JED - August 2013 - 14


f ro m o u r re ade r s

JED welcomes and publishes letters to the editor when we’re
lucky enough to receive them. Please send letters to John Knowles, or to

John Knowles’ May 2013 article “Why Two Domains Are Better Than One” argues that the electromagnetic (EM) and cyber
environment are technically separate, distinct concepts. He notes that maintaining this technical distinction is important,
despite a trend in DOD officials lumping the two environments together under the cyber heading. But Mr. Knowles’ column
overlooks the important public policy context in which this lumping together of concepts is taking place.
This public policy context matters because it partly helps to explain why DOD officials are eager to put the EM environment and the cyber environment together. Congress is throwing loads of money at cybersecurity initiatives: DOD’s 2013 budget includes around $5 billion for cybersecurity, and it is reasonable to expect this figure to increase considerably in future
defense budgets. Cybersecurity incidents are in the headlines each week. And, one would be hard-pressed to find a single
representative or senator in Washington who is not at least passingly familiar with the importance of funding cybersecurity
projects. By contrast, we don’t hear much about EM threats or EM incidents in the news these days, and Capitol Hill is not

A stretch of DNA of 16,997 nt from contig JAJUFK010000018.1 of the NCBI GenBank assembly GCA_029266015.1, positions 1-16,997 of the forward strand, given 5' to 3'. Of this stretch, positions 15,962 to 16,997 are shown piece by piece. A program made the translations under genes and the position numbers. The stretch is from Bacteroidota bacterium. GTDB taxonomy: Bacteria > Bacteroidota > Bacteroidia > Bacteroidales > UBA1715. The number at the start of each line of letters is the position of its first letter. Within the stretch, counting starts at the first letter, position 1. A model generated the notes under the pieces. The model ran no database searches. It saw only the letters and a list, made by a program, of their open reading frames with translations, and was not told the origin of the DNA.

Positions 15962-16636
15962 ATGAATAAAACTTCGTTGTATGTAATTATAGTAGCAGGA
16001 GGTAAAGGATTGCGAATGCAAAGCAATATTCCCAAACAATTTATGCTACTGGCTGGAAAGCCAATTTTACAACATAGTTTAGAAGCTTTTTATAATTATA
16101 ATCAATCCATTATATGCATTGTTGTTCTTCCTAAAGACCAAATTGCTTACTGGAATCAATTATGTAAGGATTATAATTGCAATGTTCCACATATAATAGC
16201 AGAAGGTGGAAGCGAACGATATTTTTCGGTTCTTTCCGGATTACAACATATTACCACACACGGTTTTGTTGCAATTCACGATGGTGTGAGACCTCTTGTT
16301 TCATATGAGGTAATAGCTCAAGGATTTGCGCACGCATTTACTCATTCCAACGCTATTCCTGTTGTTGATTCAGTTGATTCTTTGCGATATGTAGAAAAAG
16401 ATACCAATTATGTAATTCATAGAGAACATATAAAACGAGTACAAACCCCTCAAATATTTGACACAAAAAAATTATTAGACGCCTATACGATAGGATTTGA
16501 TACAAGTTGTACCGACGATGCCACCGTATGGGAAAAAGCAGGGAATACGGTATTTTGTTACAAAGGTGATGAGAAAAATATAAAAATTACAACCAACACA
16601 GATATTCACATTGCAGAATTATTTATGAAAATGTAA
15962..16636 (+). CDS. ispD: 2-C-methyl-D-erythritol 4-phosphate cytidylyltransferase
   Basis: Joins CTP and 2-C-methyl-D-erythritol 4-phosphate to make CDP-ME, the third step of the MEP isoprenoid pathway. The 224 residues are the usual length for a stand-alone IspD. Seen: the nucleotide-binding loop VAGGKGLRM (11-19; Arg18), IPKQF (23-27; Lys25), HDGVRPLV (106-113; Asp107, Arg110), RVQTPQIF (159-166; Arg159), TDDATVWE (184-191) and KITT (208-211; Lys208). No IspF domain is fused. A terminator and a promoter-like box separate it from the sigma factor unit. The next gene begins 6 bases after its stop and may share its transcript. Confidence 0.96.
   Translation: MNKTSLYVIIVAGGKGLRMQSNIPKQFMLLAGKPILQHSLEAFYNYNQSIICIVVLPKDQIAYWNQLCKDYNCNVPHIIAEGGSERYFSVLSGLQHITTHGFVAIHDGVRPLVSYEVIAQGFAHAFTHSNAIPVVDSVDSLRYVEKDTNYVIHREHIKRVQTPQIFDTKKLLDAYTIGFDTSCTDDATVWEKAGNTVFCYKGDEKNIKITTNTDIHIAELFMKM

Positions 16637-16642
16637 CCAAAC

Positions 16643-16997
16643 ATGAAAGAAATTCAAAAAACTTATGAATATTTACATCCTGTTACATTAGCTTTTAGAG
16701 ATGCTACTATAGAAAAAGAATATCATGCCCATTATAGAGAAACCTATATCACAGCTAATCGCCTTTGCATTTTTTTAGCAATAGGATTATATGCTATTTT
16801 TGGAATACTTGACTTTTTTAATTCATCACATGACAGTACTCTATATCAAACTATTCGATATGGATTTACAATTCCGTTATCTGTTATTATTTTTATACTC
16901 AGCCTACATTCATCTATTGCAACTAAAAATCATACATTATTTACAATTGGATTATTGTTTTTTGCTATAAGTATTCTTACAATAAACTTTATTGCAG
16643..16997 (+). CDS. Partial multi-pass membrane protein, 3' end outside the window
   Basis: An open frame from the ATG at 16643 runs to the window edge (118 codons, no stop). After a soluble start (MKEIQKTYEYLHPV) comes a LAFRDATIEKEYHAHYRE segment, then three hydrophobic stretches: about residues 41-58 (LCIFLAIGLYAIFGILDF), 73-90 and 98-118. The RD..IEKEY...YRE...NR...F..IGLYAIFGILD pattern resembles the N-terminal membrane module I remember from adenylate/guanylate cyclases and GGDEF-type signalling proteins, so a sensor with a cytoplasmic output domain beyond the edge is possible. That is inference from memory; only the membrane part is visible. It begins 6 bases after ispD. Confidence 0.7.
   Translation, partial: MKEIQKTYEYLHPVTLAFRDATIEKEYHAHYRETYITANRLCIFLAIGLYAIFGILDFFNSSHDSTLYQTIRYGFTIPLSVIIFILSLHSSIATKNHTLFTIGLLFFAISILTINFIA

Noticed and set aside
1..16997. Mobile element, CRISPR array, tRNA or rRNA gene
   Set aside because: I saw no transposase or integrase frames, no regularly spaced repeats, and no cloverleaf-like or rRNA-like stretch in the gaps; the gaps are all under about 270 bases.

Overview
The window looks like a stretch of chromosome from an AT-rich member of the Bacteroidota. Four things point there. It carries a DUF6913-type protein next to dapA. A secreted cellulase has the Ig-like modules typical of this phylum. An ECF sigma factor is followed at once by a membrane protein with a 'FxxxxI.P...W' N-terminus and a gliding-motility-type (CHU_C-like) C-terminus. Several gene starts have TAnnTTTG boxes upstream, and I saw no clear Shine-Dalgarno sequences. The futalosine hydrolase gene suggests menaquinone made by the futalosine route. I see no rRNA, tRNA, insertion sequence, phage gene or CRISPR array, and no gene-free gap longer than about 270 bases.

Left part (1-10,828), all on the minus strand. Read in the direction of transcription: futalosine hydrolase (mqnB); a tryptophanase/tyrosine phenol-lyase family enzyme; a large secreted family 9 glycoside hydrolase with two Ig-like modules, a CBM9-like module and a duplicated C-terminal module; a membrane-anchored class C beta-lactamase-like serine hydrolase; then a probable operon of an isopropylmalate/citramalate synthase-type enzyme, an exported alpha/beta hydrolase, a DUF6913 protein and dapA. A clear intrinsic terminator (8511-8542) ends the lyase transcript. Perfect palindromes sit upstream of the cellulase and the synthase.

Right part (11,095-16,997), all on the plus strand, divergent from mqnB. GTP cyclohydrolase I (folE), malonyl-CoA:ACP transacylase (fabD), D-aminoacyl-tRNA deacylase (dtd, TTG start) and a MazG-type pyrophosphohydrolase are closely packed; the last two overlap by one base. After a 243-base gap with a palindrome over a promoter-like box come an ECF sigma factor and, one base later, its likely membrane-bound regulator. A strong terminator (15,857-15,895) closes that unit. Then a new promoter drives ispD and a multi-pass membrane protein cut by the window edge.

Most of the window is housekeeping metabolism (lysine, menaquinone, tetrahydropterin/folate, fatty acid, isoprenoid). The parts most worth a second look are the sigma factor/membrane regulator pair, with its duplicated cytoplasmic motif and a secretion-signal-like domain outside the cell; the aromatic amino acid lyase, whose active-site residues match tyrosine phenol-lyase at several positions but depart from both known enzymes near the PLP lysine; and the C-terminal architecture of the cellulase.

exactly abuzz with talk of paying for EM environment security.
Given this context, it makes sense for DOD officials to slap the cyber laabel on the EM environment, even if EM and cyber are technically distinct
concepts. Placing the EM environment and the cyber environment together
– at least rhetorically – helps to ensure steady Congressional funding for EM
projects. When DOD officials place the two concepts together under the cyber
heading, then lobby Congress for cyber money, they actually lobby for both
EM and cyber money. Every increase in Congressional funding for cyber projects, then, is also an increase in funding for EM projects. DOD officials who
describe the EM environment and cyber environment as a singular, cohesive
whole may be technically incorrect. But if they wish to ensure the long-term
financial health of projects in both the EM environment and the cyber environment, then they are absolutely right.

The Journal of Electronic Defense | August 2013

Austen D. Givens
PhD student in Public Policy
Department of Political Economy
King’s College London
Editor’s response: Sir, I appreciate your willingness to comment on the
article, “Why Two Domains Are Better than One.” I feel compelled, however,
to respond to several points in your letter (above). The most important
point is that the differences between the cyber and EM environments are
not a “technical distinction,” as you suggested. The differences are physically and operationally significant. In terms of the physical differences,
Cyberspace is part of the Information Environment, and the EM Environment is a separate physical environment. This distinction lays the foundation for the fact that operational responsibility for the EM domain shares very little in common with
operational responsibility for the cyber domain.
Any attempt to treat these two domains and these two sets of operational responsibilities as essentially a “singular,